We had a massive response to our survey about the Council's plans for multiple wheelie bins and fortnightly rubbish collections.
Over summer, Lib Dem councillor Mary-Jane Jeanes and the team worked to take up residents' concerns with the councillor in charge of the plans.
We want a waste collection scheme that works for people, is good value for money and that increases recycling.
You can see our questions and the answers we were given here: http://bit.ly/wheeliebinQus
- Looks like they plan on giving you two wheelie bins, a recycling box and a food waste caddy, whether you have room to store them or not. They said: “standardisation will be required to a large extent”.
- They don’t really know why this new scheme would increase recycling. They said: “we expect to see” an increase of 4% (but they don’t say why or how).
- They plan on only collecting nappies and other sanitary waste fortnightly. They said: “there should be no health risk from a fortnightly service”.
Labour-run Merton Council has brought forward new plans to introduce wheelie bins in Merton, joining a scheme with three other London Councils.
General, non-recyclable, rubbish would be collected only fortnightly, but food waste would be collected every week. It looks like paper and card being would be collected one week and glass, tins and plastics the next.
Here’s our 5-point action plan to "Reclaim Our Roads".
There are a few simple actions that Shas Sheehan and local Lib Dems are calling for that would make a big difference.
1. Get serious about street cleaning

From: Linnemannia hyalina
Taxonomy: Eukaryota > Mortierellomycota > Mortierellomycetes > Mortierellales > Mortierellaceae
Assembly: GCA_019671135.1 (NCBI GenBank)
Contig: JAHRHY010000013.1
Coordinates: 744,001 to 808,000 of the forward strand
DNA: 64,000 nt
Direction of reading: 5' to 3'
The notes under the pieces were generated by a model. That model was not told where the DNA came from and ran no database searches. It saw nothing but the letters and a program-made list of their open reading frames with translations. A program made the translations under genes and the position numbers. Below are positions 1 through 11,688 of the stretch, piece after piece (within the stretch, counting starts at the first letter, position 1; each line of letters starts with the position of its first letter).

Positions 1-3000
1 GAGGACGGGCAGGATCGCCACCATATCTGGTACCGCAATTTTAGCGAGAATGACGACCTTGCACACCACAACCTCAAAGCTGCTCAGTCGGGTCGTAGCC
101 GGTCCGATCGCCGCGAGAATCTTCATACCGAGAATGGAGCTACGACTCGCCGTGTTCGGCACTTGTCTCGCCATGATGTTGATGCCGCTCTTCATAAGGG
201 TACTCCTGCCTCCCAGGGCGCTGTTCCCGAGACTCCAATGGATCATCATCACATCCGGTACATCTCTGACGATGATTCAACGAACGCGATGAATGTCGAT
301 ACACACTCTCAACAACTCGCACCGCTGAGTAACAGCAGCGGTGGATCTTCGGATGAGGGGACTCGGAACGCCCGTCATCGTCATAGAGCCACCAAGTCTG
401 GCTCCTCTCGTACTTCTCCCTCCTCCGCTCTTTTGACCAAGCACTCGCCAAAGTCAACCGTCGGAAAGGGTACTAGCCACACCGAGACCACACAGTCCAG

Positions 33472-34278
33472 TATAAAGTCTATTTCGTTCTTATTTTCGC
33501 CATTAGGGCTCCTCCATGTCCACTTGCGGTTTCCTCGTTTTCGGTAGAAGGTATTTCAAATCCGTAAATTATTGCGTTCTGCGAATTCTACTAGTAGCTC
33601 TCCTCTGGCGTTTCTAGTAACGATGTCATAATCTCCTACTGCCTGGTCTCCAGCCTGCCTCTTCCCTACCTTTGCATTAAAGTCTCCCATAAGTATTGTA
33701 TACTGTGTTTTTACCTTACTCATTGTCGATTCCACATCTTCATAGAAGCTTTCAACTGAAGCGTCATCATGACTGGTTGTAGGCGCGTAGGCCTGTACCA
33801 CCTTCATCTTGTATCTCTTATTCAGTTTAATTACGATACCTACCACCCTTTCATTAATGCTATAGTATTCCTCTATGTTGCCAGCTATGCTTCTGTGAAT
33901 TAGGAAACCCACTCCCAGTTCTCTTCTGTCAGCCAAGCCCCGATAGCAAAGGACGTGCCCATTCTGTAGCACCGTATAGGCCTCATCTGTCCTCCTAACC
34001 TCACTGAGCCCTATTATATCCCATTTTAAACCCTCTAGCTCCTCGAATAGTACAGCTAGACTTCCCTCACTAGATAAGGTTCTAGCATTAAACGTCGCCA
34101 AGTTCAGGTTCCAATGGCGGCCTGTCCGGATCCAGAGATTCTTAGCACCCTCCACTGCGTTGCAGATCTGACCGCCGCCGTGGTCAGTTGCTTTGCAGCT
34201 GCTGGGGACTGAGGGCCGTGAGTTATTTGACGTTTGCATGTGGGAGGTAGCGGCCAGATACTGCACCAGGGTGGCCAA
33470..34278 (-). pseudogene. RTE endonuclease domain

Merton Council should reintroduce street cleaning straight after refuse and recycling collections, and monitor the quality of the work.
2. Publicise the schedule of inspection and maintenance of gullies and drains
Information is key. Allowing residents to know when their road is up for inspection allows them to hold the council to account when their actions are unacceptable.
3. A joint working group set up to include Merton Council, Thames Water and the Environment Agency
This agency would look holistically at the cause and effect of poor drainage and vibrating roads, allowing for problems to be resolved before they become a thorny issue for residents.
At the moment residents are sent from pillar to post trying to find out which agency is responsible for problems in their road. This step would greatly decrease the amount of bureaucracy involved in finding out who is responsible.
4. Implement 20mph default speed limit on most roads, without roads humps
This would make roads safer, reduce air and noise pollution and mitigate vibration.
5. Enforce heavy lorry weight restrictions
This would further reduce vibrations and prevent damage to buildings in the immediate vicinity
Merton's Labour, Conservative and Residents Association Councillors failed to support a Liberal Democrat call for action on street cleaning, at Merton Council's full meeting on 9 July 2014.